Consumer Fraud Case Against Home Improvement Contractor

by Jay Chatarpaul on Jan. 08, 2015

Consumer Rights Consumer Protection Business  Contract Accident & Injury  Property Damage 

Summary: Consumer Fraud Misrepresentation Contractor

Consumer Fraud Case Against Home Improvement Contractor

We filed suit under the NJ Consumer Fraud Act against a Bergen County Home Improvement contractor (HIC) on behalf of a husband/wife homeowner.  Homeowners agreed to have the HIC purchase the cabinets from a large cabinet manufacturer and install them. The cabinets and installation costs about $17,000. After the cabinets were installed, the homeowners refused to pay the balance of the contract (about $11,000) alleging that the cabinets were defective. The HIC then sued the homeowners in the Special Civil Part of the Superior Court. The homeowners retained a larger law firm and an attorney who charged them $3000 as an initial fee at an hourly rate of $420 per hour for a case in which the balance of the purchase price was only $11,000. That attorney filed an answer with a counterclaim alleging violation of the New Jersey Consumer Fraud Act (CFA). The firm was working on a settlement whereby the homeowners would put up the balance of the money owed ($11,000) into an escrow, and the HIC would them replace some cabinet doors.  That was not acceptable to the homeowners. The homeowners then retained our office as substituted counsel.

We reviewed the case and accepted it with no money from the client,as she indicated she could not afford to pay any further attorneys fees.  We entered into a retainer agreement whereby the client's legal fees  would be paid if the case is settled and funds are received from the other side. Most attorneys do not take these types of cases without a retainer deposit. But we were confident in the case and the high likelihood that our legal fees would be paid from funds received.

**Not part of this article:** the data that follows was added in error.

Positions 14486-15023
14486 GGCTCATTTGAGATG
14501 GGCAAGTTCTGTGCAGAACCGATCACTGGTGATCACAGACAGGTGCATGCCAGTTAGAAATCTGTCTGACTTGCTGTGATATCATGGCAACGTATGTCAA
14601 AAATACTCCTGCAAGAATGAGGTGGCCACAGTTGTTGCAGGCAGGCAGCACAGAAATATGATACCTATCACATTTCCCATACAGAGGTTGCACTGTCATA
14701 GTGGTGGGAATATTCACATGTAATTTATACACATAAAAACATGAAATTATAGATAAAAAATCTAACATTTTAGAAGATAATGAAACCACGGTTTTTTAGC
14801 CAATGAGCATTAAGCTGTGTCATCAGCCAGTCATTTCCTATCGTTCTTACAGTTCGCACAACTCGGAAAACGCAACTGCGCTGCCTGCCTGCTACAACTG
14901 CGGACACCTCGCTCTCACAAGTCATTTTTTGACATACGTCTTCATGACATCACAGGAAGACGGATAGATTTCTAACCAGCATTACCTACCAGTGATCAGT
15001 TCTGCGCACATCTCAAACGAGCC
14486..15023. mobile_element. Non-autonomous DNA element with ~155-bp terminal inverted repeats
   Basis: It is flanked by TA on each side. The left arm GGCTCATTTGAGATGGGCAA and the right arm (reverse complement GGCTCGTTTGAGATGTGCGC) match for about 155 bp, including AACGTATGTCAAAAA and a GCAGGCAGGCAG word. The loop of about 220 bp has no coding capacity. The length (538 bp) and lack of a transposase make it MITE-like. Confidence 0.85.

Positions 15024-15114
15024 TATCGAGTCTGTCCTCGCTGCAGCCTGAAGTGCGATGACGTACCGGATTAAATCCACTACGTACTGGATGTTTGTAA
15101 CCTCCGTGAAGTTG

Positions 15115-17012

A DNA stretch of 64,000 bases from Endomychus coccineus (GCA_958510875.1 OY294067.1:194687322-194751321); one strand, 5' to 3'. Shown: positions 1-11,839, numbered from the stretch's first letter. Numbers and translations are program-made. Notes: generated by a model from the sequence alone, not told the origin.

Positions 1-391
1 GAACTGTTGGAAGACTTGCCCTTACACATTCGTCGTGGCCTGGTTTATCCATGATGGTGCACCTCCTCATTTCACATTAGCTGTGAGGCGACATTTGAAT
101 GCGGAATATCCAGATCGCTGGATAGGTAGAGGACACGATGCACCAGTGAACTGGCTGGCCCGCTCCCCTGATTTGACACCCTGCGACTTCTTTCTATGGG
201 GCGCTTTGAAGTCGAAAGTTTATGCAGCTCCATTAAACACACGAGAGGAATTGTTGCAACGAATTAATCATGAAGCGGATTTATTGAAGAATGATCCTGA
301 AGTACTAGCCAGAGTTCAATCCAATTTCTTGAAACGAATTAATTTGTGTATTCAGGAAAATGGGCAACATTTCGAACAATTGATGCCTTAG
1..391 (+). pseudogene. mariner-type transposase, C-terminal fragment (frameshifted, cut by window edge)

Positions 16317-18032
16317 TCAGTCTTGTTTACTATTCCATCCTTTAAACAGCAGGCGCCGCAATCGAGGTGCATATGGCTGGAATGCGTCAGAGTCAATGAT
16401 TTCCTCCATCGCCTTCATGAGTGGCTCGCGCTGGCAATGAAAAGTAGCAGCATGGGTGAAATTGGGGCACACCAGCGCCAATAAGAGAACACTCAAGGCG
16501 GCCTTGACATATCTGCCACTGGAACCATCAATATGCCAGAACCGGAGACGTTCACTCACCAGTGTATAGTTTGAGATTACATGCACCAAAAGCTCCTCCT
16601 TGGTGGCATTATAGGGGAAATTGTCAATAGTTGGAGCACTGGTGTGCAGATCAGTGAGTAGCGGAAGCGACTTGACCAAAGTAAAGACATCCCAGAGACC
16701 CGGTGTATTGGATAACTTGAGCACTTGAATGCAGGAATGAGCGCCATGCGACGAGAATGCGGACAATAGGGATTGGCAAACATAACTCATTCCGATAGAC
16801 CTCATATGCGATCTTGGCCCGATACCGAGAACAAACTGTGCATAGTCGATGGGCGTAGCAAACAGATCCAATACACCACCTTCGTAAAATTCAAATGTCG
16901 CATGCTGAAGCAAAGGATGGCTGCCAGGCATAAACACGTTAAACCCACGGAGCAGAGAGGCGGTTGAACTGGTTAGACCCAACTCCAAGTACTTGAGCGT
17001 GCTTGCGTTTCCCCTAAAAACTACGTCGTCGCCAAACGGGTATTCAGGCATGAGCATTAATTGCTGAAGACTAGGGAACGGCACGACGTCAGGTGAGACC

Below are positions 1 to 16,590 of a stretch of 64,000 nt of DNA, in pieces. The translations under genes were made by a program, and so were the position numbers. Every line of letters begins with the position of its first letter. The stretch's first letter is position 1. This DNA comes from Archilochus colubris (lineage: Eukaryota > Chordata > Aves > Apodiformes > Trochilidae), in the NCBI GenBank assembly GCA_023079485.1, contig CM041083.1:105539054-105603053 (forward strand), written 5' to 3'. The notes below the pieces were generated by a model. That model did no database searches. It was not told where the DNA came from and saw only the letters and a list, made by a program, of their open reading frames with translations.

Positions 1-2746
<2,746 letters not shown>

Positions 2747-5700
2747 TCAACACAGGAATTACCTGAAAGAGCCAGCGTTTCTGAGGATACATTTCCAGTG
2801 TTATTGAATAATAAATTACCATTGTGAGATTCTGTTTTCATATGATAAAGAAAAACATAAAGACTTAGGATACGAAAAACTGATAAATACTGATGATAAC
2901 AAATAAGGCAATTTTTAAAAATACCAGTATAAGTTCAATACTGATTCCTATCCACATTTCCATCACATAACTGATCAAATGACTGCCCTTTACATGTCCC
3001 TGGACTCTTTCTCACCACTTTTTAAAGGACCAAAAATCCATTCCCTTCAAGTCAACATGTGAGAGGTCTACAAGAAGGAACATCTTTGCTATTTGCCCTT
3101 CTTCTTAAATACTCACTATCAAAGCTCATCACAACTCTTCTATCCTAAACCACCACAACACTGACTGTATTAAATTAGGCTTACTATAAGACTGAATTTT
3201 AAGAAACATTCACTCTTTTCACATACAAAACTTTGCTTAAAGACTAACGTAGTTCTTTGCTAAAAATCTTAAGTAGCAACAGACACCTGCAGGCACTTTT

After reviewing the case, we concluded that the CFA was violated by the contractor. In addition, we concluded that the manufacturer of the cabinets may have also violated the CFA with respect to supplying defective cabinets. Consequently, we filed a motion to transfer the case from the Special Civil Part to the Law Division, which has no monetary limit for recovery. The motion was granted over the opposition of the HIC. We then filed a motion to file a more expansive answer and counterclaim than the one filed by the prior law firm. We also filed a motion to add the cabinet maker as a defendant. The motions were granted. Subsequently, after a brief period of discovery, we filed a well researched brief for summary judgment – asking the court to declare that the defendants violated the CFA. After the brief was filed, the cabinet manufacturer and the HIC entered into negotiation with our office.  A settlement agreement was finally reached. In that settlement, the homeowners did not have to pay the balance of the $11,000, did not have to return the cabinets, and in addition, the homeowners received an additional $5000 on top of all that. Moreover, the cabinet makers and the HIC paid us a portion of our attorneys' fees. While we lost thousands of dollars in attorneys' fees litigating the case, we were thrilled to have the case concluded the way it did- the client did not have to pay the $11,000 balance, paid us no money up front, got to keep the cabinets, and in addition got an extra $5000 on top of all that. The prior  law firm had an agreement to charge them $420 per hour win or lose.

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